How your support has helped students shine through the pandemic

Words: Tom Hills 

A scholarship makes real difference to our students, giving them the confidence to throw themselves into their studies and take opportunities that might otherwise have been out of reach.

For many, student life is as much about the people you meet as it is about your studies, though sadly the Covid-19 pandemic has dramatically changed both. Your support for scholarships this year has been a real lifeline for many students, helping them to make the most of their university experience in difficult circumstances.

We asked two students to tell us how they have dealt with the challenges brought about by the pandemic.


Melissa Jarvis – Law student, second year

“I can’t sit still, I think that’s the problem,” says Melissa, and I believe her. She’s just spent half an hour explaining what she’s been up to since starting at Nottingham and I can barely keep up.

A second year Law student, Melissa is the first of her family to go to university. She calls Stockport home, but Melissa is in Nottingham in her student house in Lenton studying online: “I came back to Nottingham in January. At home, I share a room with my little sister. She’s home schooling so it was never going to work. Even though therearen’t many students here, it’s been so good to come back to Nottingham – I feel like I can concentrate better.”

Thanks to the support of a scholarship, Melissa has been able to take almost every opportunity that has come her way as she works towards her dream job as a barrister. From societies, careers events, competitions, legal debates and advocacy – she fills every spare moment. While many have struggled with the realities of a remote life, Melissa has been busier than ever. 


“When I was at college, I used to work 30 hours a week alongside my studies and I thought that was normal. All my friends did too, so it was a surprise when I came to university and realised that it isn’t what everyone does. Having the scholarship meant that I could really focus on getting involved in all the volunteering projects, talks and events that you need to do to become a barrister. If I was working a part-time job like before, I’d be away most evenings and I would miss out on these crucial experiences.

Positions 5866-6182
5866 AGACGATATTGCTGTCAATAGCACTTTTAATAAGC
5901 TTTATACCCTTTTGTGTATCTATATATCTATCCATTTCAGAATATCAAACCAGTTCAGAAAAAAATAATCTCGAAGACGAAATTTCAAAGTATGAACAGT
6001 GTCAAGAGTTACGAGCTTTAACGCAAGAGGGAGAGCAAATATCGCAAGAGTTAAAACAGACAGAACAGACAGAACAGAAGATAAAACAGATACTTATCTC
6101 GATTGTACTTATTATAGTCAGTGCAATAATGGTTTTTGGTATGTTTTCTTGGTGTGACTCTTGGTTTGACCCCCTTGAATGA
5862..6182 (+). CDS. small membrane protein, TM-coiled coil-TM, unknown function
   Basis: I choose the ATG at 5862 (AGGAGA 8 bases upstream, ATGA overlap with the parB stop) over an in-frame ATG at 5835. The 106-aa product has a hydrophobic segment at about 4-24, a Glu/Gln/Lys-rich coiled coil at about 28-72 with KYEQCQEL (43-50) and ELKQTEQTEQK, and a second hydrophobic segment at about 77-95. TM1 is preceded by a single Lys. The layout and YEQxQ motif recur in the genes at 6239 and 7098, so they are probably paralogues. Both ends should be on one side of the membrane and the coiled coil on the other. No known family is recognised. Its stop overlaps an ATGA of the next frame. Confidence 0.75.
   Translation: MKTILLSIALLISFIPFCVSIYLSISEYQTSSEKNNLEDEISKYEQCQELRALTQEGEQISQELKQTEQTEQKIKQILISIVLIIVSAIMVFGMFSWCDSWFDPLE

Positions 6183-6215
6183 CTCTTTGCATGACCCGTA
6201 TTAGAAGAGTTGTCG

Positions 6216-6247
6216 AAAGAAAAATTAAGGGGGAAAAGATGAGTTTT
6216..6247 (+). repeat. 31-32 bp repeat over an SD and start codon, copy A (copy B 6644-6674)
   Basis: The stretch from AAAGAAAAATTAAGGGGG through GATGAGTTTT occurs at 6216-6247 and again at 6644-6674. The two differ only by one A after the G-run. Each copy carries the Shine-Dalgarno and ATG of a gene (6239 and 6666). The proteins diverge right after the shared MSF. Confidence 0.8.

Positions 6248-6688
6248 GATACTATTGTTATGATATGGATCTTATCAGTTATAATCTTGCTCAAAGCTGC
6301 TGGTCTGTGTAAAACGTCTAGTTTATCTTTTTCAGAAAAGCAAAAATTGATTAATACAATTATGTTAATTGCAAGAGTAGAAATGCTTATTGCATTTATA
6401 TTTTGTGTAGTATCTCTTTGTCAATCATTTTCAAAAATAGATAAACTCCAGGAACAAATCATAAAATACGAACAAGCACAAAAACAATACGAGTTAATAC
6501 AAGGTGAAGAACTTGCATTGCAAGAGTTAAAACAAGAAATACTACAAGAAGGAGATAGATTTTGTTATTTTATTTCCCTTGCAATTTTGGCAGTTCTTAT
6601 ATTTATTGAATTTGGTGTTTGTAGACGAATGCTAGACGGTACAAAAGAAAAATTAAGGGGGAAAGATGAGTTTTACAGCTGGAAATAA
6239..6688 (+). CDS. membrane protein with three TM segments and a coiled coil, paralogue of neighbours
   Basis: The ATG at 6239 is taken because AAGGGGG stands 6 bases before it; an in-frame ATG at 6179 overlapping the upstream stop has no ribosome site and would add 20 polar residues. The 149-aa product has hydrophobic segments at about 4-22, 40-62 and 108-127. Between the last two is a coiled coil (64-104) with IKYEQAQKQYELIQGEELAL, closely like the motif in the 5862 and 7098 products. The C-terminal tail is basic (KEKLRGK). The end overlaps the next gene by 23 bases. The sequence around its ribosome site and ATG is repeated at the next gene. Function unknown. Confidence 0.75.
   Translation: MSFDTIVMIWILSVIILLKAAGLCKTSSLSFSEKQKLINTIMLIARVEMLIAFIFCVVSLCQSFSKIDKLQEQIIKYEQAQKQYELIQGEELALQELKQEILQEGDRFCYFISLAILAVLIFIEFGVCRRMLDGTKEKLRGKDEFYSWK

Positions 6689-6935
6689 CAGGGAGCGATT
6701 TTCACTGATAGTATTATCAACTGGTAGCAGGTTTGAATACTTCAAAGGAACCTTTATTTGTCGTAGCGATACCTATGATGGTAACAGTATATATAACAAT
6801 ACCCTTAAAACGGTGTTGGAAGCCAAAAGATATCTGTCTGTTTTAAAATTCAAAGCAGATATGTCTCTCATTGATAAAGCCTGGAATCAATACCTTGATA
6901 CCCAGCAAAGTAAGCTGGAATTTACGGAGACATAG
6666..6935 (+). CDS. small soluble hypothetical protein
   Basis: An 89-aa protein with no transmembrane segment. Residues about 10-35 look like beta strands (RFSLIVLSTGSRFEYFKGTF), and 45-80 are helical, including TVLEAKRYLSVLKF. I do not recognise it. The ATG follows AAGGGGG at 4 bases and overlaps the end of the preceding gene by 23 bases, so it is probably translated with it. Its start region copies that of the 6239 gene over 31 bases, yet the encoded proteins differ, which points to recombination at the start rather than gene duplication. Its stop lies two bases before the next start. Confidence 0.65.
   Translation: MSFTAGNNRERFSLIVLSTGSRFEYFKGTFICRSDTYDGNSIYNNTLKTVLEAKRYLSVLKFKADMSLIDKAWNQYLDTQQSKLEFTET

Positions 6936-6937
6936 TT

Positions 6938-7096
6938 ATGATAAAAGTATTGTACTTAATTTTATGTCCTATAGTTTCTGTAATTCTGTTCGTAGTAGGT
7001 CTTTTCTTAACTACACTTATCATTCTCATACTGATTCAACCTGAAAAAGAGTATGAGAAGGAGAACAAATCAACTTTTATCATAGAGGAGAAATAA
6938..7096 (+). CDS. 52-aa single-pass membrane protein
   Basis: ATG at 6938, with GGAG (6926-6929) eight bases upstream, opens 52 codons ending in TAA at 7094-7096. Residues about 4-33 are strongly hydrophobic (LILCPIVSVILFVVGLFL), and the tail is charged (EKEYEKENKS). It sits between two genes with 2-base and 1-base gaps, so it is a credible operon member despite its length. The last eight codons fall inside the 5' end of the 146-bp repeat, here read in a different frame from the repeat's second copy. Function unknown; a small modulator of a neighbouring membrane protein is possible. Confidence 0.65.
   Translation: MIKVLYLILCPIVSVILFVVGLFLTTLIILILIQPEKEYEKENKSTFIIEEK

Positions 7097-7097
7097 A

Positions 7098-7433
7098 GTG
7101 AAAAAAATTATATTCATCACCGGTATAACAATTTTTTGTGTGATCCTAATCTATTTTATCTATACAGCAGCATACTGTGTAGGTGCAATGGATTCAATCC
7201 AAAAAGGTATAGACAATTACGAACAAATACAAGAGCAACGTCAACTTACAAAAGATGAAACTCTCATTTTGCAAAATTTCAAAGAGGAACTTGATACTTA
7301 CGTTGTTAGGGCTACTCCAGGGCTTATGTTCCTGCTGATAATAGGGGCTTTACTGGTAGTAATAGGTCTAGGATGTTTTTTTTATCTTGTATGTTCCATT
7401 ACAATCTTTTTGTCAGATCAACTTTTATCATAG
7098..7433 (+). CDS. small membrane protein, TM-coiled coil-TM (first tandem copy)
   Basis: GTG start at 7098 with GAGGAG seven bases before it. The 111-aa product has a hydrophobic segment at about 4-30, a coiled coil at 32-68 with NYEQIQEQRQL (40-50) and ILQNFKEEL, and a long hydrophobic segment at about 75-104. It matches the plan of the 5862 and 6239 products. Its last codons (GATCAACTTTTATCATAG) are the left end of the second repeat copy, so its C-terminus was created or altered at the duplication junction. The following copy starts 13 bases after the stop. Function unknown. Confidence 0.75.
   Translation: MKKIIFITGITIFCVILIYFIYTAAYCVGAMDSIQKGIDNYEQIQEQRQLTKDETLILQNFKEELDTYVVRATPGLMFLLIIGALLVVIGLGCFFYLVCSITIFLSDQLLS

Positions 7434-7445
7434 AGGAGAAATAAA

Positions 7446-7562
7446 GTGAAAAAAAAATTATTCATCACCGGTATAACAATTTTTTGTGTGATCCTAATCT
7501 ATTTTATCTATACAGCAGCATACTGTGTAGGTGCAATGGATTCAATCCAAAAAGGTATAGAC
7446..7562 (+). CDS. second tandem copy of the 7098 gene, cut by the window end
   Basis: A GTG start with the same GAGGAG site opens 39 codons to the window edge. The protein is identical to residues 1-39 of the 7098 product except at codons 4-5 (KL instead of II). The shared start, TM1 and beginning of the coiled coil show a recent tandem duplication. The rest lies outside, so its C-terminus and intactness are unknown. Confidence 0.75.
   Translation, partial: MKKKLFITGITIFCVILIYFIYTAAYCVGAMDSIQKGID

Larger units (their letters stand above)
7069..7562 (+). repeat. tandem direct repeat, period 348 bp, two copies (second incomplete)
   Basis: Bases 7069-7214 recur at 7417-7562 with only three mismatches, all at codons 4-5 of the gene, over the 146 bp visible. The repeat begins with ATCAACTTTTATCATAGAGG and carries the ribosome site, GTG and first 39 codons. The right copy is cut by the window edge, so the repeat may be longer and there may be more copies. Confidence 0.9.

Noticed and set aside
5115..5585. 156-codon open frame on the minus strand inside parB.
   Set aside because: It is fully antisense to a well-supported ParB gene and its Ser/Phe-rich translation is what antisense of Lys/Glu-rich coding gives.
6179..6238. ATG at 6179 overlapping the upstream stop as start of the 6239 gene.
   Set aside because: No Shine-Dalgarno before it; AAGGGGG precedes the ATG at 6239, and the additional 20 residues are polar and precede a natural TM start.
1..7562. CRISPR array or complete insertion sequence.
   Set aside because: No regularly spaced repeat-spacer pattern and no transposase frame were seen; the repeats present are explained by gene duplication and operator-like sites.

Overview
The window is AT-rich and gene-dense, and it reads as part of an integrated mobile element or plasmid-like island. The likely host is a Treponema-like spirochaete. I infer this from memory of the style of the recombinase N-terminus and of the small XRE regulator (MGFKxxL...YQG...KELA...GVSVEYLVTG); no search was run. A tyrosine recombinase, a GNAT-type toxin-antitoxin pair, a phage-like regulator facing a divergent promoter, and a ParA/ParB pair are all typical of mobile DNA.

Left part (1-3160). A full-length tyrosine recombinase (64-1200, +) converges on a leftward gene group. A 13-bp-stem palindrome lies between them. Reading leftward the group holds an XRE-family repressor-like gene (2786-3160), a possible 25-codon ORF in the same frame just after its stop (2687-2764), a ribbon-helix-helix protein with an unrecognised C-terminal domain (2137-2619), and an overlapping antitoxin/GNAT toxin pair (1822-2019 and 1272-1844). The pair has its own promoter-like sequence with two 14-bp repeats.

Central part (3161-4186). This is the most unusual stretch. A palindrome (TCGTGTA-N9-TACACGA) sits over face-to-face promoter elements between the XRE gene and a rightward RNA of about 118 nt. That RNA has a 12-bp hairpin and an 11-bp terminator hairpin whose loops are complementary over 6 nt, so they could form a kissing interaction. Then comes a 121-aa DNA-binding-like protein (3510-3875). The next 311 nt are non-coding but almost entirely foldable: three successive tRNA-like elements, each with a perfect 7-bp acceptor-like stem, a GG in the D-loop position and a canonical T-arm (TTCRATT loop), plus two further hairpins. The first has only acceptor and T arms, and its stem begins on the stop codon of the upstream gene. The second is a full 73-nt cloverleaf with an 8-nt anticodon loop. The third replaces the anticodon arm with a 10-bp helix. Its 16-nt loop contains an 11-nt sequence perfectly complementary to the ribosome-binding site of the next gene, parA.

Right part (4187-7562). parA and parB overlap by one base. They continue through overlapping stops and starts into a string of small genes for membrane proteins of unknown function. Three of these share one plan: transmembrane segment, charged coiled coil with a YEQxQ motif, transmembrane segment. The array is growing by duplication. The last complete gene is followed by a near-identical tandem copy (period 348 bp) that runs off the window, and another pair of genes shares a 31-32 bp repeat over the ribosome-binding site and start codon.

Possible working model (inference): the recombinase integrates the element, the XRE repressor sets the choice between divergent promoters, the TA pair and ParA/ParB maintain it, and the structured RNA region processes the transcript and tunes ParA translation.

“At the moment, I can do more because I’m at home. I can do a meeting, then a talk, then a competition all in one day. There’s been so many opportunities and I’m one of those people that feels guilty if I don’t take them all. This year I took part in the National Speed Mooting competition online and ended up being a finalist.”

Melissa’s days are busy by any standards. Getting up at 7am and working through to 7pm isn’t unusual. And then there are evening events. Although Melissa is making the most of the situation created by the pandemic, she admits that there are challenges. 


“I think everything being online has been a big culture shock. Although I’ve not had the opportunity to meet people in person, I’ve been quite lucky that I’ve still been able to participate in activities. I think it’s helped me to stay sane during the pandemic! My housemates and I try to go for daily walks and that’s our excitement for the day.Sometimes we’ll treat ourselves and go to big Tesco!”

“It’s easy to forget how valuable the interactions are when you’re going to lectures and sitting with your friends. If someone doesn’t understand something, then you can chat and explain it to each other afterwards. It’s so much harder to continually concentrate on your laptop. I don’t think online learning will ever replace in-person teaching, but I think it has shown where things could improve and evolve.”

Next year Melissa plans to go on a year abroad to study in Texas to follow her interest in representing those facing capital punishment. 


“I don’t think I ever would have applied for the placement in Texas if I hadn’t had my scholarship. I wouldn’t have felt confident enough or been able to afford the tuition fees. This year I became a student rep for Amicus which is charity that helps provide representation for those facing the death penalty in the United States. Without the scholarship I don’t think I would have ever discovered this interest or had the opportunity to participate in vital advocacy work like this.”